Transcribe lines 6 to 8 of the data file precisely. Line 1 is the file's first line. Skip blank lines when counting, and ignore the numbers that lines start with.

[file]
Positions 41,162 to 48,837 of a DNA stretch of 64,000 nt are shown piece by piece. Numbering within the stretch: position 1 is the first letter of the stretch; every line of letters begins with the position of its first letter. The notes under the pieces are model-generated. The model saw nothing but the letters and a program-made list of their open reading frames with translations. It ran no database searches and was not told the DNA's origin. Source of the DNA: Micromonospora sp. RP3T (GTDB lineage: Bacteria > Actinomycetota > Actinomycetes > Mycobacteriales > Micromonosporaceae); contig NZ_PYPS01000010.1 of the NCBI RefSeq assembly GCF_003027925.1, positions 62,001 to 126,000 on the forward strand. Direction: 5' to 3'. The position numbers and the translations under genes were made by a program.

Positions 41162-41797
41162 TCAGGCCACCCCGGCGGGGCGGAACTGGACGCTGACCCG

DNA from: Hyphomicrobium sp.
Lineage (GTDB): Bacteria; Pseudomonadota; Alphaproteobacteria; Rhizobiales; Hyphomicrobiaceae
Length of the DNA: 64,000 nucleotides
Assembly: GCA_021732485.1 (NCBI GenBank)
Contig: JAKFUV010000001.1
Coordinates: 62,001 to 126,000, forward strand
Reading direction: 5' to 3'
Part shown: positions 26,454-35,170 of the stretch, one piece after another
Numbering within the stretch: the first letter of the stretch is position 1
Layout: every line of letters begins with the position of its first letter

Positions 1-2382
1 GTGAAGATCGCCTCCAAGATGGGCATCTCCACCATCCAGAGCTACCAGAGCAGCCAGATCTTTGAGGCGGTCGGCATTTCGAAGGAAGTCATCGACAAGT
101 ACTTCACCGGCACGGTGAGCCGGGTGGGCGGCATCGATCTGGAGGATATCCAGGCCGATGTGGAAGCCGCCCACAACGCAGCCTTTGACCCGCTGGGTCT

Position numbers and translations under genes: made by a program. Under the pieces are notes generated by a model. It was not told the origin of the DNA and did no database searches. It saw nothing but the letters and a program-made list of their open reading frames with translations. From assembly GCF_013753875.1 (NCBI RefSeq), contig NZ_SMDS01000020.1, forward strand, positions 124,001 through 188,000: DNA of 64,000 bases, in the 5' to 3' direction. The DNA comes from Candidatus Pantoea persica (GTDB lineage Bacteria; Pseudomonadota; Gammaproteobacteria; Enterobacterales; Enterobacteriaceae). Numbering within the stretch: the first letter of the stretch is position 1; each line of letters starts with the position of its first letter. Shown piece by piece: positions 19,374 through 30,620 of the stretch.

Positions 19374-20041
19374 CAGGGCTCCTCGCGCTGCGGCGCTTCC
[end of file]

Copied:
Length of the DNA: 64,000 nucleotides
Assembly: GCA_021732485.1 (NCBI GenBank)
Contig: JAKFUV010000001.1